It's been interesting watching the reaction to "The Help" this week. The movie, like the best-selling novel that spawned it, is a big slick slice of cheese anchored by some very strong performances, and I liked it well enough when I reviewed it.
I've been told repeatedly, both directly and through the media, though, that it is inappropriate to like the movie, and that it is insulting to both the reality of the civil rights movement and to the performers that are asked to play the maids in the film. I've been told that these stories are only valid if told by black filmmakers. Never mind that most young black filmmakers today have as much direct experience of the South of the '60s as I do… skin color is obviously the primary qualifier for what stories we are allowed to tell, right?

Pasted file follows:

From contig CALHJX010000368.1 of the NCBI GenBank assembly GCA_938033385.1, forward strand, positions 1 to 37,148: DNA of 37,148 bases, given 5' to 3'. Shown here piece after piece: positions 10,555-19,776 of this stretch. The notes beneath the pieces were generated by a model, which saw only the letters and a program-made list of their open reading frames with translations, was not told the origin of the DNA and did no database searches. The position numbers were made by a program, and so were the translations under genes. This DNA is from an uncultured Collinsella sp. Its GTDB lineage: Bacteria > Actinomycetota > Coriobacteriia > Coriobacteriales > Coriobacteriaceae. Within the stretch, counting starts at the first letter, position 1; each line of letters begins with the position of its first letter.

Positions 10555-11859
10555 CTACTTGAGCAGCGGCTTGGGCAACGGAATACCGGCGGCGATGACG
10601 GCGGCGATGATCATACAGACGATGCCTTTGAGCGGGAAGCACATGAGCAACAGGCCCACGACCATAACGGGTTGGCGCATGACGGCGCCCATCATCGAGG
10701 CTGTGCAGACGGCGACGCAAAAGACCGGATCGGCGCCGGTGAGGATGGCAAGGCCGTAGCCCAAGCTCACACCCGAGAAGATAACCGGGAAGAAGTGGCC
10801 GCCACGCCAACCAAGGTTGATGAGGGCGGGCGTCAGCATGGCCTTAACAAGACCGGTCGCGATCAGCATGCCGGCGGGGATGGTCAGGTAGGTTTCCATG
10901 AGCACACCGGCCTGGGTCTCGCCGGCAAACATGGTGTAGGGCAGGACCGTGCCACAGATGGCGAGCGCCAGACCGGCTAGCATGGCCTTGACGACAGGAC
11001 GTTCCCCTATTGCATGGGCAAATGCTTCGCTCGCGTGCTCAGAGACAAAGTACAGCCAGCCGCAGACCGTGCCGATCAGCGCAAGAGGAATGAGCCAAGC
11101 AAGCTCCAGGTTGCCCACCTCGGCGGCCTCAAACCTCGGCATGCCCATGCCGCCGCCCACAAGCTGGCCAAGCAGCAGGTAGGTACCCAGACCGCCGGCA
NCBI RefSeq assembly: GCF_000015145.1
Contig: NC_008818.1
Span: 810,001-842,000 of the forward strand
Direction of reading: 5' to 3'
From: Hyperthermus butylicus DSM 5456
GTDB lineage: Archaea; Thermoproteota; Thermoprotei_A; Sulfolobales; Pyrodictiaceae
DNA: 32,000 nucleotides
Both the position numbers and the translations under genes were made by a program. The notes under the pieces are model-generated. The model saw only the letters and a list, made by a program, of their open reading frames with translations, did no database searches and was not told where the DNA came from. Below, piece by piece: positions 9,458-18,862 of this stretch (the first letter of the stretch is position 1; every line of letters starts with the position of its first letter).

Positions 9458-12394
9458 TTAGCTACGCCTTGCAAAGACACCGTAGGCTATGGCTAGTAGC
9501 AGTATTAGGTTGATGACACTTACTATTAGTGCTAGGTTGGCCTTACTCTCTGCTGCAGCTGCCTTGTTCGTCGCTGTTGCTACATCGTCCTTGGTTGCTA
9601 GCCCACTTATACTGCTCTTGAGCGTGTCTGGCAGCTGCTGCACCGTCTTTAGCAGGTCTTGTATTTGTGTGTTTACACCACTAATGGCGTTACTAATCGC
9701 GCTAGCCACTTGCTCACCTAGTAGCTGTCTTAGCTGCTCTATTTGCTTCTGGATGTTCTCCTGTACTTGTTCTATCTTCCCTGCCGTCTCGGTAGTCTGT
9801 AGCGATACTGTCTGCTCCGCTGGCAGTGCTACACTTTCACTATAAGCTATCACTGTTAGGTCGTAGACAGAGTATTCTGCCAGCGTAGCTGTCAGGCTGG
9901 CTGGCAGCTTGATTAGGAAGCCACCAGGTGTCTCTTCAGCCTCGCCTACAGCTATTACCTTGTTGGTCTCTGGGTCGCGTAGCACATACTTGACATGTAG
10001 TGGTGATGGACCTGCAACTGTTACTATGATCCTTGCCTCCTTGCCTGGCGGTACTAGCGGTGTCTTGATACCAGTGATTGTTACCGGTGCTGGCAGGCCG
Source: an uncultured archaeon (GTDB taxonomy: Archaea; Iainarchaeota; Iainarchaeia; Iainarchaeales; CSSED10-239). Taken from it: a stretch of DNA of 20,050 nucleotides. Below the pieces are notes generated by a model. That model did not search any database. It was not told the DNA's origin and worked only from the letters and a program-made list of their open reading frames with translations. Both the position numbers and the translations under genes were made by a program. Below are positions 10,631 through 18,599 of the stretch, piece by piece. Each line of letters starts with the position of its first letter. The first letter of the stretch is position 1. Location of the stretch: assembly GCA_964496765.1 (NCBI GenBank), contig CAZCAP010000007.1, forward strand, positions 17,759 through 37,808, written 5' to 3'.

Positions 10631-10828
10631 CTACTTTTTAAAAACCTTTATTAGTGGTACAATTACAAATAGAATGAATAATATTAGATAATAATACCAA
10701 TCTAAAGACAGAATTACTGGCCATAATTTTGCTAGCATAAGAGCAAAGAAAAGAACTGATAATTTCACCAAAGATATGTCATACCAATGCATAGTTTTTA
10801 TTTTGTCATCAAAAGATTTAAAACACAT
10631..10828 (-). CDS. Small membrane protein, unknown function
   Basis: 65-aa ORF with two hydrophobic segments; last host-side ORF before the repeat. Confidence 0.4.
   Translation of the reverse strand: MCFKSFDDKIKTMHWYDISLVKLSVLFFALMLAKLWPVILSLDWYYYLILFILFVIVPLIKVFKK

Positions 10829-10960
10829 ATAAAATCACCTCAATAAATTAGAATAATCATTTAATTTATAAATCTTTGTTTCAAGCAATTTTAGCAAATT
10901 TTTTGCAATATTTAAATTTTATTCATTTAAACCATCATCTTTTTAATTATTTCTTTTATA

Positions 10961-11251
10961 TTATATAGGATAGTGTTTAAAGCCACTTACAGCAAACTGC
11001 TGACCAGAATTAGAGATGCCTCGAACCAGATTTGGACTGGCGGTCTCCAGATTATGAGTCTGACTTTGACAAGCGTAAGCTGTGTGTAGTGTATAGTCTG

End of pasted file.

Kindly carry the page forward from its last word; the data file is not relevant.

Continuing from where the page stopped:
I think the entire debate is wrong-headed, frankly. I think any time people start telling other people what stories they can or can't tell, it's ridiculous. Do I think there is a long history of telling significant stories about other cultures or ethnicity through a white American filter? Sure. Absolutely. I think when you make a film like "Ghost Of Mississippi" about a real-life figure as remarkable as Medgar Evers and you tell it from the POV of a white lawyer, you have made a disastrous creative choice. I think when you make a film about Stephen Biko and you spend most of the running time dealing with the struggles of a white family to escape South Africa, you have missed the point.